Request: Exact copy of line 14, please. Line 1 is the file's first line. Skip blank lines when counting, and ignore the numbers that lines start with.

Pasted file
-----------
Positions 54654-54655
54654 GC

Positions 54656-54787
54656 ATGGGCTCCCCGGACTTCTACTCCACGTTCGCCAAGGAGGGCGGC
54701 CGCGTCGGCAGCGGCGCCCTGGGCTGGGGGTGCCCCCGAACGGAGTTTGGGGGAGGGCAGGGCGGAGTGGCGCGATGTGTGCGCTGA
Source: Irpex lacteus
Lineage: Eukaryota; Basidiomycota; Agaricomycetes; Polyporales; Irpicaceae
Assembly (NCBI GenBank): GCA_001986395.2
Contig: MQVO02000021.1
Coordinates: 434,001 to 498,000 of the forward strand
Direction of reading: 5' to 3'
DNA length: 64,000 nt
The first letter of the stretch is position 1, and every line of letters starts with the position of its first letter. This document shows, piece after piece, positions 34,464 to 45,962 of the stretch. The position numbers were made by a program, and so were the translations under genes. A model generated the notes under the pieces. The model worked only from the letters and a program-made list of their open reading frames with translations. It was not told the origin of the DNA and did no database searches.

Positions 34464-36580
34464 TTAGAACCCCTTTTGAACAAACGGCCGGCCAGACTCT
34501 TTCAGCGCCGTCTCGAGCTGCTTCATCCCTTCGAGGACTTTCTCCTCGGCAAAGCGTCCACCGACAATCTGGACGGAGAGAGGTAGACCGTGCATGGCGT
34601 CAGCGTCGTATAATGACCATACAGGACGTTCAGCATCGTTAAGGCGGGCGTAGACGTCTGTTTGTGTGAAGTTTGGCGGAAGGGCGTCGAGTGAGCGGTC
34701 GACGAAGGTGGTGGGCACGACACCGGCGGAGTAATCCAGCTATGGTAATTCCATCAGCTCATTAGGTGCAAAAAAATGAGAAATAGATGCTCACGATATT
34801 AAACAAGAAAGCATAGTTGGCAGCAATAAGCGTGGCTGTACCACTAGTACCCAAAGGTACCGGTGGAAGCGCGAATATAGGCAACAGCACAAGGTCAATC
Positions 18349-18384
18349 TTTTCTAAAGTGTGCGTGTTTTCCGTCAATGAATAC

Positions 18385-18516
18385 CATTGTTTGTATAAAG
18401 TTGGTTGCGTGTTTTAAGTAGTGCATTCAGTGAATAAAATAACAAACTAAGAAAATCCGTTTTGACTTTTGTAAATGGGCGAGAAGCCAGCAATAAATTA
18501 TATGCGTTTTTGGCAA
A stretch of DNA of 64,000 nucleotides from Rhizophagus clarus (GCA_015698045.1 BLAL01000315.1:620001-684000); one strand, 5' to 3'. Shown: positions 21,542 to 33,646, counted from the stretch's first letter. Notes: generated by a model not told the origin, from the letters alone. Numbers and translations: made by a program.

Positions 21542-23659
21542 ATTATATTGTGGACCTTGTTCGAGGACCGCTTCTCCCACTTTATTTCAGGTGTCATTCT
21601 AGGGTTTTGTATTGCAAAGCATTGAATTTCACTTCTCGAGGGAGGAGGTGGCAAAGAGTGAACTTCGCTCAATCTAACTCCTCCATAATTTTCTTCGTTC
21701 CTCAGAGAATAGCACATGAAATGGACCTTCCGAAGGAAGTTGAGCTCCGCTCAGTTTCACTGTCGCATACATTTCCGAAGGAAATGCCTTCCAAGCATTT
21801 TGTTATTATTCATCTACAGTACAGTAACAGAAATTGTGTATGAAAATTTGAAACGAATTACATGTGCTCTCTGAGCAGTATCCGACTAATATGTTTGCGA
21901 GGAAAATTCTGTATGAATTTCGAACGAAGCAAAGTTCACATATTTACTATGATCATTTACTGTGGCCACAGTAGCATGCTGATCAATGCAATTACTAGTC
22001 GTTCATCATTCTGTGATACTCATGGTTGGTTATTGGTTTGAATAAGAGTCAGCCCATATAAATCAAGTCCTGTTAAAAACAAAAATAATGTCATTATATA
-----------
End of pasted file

Positions 34464-36580